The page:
And if today is that day, then I want you to stop everything you are doing. Put down the phone. Take out a blank piece of paper or turn to a new page in your notebook. Write “LITTLE VICTORIES” on the top of the page and just get started. 

You read this post today- write down that victory.

You made your babe a meal today- write down that victory. 

You said a prayer today- write down that victory.

I dare you to fill that page with every single thing you manage to do today. And then, when you finish the day, and you are curling up to go to sleep, here’s what I want you to do:

  • Take a photo of your list. 

  • Send the photo to

  • Use the subject line: LITTLE VICTORIES. 

Yes, please take a photo and send it to me. My inbox is open as a safe harbor for your little victories. If you need someone to say, “Good job, babe. You made it through the day,” then come find me.

Remember: no task is too small. No task is insignificant. You’re courageous, and all your steps forward count.

Wake up tomorrow. Rinse and repeat for best results. You’re going to make it through these challenging days. I believe that for you. I do not doubt it because I’ve been to the darkest parts of the woods before, and I made my way out of them. I know it is possible for anyone if it was possible for me. 

tying you closer than most,


I’d love to hear from you:

In moving my blog to a newer platform, I sadly had to let go of the thousands of comments and conversations that came from readers over the last 10+ years. This grieves me deeply but I know there will new conversations, fresh words of wisdom, and opportunities to create close community once again. I’d love to hear from you in the comments section. I’ll be reading + replying on a regular basis.


  1. Sheila Bergquist says:

    I like this new site and will be a regular reader. You have helped me so many times when I needed to read some inspiration and from a compassionate person. You are wonderful! Thanks Hannah. A big hug sent to you.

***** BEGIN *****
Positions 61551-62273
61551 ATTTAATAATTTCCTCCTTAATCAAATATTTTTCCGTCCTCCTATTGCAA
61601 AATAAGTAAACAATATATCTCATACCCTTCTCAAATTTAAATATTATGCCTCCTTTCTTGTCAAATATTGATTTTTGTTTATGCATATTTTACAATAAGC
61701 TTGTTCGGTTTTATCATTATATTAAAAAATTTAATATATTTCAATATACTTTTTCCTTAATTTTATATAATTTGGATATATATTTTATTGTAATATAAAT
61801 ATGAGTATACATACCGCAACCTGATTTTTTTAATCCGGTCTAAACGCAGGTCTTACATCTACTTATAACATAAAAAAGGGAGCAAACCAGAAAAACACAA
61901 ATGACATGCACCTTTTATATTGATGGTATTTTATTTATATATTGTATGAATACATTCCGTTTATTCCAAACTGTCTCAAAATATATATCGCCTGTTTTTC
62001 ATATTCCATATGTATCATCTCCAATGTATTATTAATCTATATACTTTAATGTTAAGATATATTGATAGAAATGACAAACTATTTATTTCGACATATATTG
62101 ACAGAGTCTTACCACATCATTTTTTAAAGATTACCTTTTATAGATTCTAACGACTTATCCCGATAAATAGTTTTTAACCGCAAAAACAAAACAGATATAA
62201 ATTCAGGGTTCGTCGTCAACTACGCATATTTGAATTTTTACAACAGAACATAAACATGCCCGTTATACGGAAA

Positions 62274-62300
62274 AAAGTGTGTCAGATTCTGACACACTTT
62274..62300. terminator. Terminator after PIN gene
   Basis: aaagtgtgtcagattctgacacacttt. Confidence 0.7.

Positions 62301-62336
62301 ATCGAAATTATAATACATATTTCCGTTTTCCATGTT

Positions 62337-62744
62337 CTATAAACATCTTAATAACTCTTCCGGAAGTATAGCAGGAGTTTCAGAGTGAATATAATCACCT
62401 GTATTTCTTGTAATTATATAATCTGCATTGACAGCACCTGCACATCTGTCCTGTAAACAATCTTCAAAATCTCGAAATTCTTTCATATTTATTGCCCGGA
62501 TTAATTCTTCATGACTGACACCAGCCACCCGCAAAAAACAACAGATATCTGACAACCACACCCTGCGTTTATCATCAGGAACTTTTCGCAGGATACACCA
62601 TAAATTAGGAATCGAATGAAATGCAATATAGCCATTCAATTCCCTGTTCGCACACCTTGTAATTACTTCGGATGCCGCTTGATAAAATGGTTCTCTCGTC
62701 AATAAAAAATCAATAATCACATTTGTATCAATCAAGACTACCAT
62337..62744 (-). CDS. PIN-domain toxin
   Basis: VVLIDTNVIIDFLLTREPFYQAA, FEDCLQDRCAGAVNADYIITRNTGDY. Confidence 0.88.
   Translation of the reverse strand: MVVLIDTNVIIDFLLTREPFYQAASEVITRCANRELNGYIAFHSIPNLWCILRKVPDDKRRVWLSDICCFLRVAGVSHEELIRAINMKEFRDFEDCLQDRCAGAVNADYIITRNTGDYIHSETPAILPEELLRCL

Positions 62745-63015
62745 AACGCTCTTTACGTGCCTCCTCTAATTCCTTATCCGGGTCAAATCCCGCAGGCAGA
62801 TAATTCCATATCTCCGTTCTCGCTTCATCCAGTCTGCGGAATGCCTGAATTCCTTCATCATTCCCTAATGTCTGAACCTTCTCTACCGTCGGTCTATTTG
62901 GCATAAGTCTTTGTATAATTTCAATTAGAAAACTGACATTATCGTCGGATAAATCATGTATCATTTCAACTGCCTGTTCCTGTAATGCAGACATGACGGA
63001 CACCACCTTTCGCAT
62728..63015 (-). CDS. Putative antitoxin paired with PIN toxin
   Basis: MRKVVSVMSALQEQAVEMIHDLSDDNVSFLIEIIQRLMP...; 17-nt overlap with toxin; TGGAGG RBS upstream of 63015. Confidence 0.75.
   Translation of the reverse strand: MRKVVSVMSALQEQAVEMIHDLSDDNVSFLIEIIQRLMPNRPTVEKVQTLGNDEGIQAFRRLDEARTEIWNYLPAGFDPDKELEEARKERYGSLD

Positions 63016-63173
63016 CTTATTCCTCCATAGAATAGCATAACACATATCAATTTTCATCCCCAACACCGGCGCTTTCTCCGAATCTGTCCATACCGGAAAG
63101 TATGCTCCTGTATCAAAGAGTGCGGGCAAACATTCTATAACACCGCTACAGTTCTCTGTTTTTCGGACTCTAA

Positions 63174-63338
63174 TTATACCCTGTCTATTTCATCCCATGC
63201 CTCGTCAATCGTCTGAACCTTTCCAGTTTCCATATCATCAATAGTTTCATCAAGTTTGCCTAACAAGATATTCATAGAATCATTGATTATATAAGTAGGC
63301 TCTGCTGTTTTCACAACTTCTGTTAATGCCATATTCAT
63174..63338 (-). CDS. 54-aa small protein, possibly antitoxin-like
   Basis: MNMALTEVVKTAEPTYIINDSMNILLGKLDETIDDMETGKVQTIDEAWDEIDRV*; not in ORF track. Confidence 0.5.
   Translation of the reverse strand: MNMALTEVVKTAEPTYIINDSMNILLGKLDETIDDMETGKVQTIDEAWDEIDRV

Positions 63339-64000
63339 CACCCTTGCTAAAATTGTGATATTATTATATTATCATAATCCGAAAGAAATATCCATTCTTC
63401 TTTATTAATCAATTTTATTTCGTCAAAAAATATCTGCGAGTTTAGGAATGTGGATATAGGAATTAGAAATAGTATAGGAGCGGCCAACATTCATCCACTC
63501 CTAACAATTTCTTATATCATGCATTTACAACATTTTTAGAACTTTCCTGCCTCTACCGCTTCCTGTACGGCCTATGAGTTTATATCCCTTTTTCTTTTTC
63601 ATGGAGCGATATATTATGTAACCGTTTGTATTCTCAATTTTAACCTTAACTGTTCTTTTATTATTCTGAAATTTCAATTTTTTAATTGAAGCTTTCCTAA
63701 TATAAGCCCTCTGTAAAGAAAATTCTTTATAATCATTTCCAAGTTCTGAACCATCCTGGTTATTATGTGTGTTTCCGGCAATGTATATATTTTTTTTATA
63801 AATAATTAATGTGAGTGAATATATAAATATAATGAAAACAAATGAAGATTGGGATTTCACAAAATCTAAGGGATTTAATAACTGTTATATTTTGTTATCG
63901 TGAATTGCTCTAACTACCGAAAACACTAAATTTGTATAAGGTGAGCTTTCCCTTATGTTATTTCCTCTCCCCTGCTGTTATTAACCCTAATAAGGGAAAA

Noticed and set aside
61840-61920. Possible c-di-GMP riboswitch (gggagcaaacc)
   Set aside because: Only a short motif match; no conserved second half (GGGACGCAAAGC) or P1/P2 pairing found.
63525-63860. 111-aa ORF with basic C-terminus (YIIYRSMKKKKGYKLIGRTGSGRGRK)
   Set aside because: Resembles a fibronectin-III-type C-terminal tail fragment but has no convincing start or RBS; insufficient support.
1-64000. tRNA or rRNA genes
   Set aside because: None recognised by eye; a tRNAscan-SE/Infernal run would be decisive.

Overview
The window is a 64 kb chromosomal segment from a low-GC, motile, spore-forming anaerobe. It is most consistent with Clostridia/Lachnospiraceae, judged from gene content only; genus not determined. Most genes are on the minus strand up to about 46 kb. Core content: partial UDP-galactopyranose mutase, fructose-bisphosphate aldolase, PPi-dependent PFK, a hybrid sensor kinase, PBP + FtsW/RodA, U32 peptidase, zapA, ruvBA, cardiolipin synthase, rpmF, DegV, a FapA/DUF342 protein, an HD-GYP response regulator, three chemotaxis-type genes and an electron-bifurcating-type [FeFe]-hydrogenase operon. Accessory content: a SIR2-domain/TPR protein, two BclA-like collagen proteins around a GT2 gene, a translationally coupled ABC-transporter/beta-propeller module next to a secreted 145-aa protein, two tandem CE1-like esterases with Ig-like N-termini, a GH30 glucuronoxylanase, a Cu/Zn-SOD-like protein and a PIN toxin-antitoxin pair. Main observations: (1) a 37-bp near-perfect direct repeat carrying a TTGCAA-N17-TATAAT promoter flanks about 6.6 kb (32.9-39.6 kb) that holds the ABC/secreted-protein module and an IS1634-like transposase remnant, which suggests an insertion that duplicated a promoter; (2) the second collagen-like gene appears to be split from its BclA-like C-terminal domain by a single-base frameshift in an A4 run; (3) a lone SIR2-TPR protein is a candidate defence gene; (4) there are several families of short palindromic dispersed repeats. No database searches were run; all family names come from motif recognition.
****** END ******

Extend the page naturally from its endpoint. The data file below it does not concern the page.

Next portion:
2. Jennifer says:

    I love your messages. They are the difference between soft rabbit fur and a stone wall.

  3. Popi Lusu says:

    Hannah your posts are everything, absolutely everything♥️♥️♥️ Thank you thank you thank you♥️♥️♥️

  4. Jessica Mavaega says:

    I’m so glad I came across your blog 🙂

  5. Jennifer Pacheco says:

    I love this idea. Lists help me because I write to think. I did a "God’s little provisions" list today as well as a "How I know he’s at work in me" list. Remembering these things is rescuing when the doubt is loud.

  6. DJ says:

    I love this idea! Seeing accomplishments in black and white will be really helpful for me. Going to try it next time I’m feeling stuck.

  7. bren tally says:

    Hannah, I’m a Marriage and Family Therapist, and I’m grateful for your work. Your life work, and how you share it. I sit with others every day and cheer them on and encourage them to believe they matter. When your voice comes along with that work, my clients feel the community. They don’t feel alone. They hear "someone else beside my therapist (who I pay?!?) believes I’m worth turning toward change." Your faithful movement of caring for ourselves, in the end lets us love each other. Keep caring for yourself too, and that little sweet family…so we can all turn toward life work together:)

  8. Sharon says:

    Thank you Hannah, that was just what I needed to read today 🙂

  9. Lydia says:

    I love this

  10. Crystal Knauss says:

    Thank you for this, Hannah. It gives me hope. I will try the “Little Victories” exercise and send you my lists. I’m so good at finding the negative in myself and in each day, and I know I need this practice to help me renew my mind. Please pray that I will start this and be faithful! It will be a struggle at first. Thanks again…and don’t forget to keep writing your lists, too!
    In Christ,

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Hi, I'm Hannah

I love writing about all things faith, mental health, discipline + and motherhood. Let's be penpals!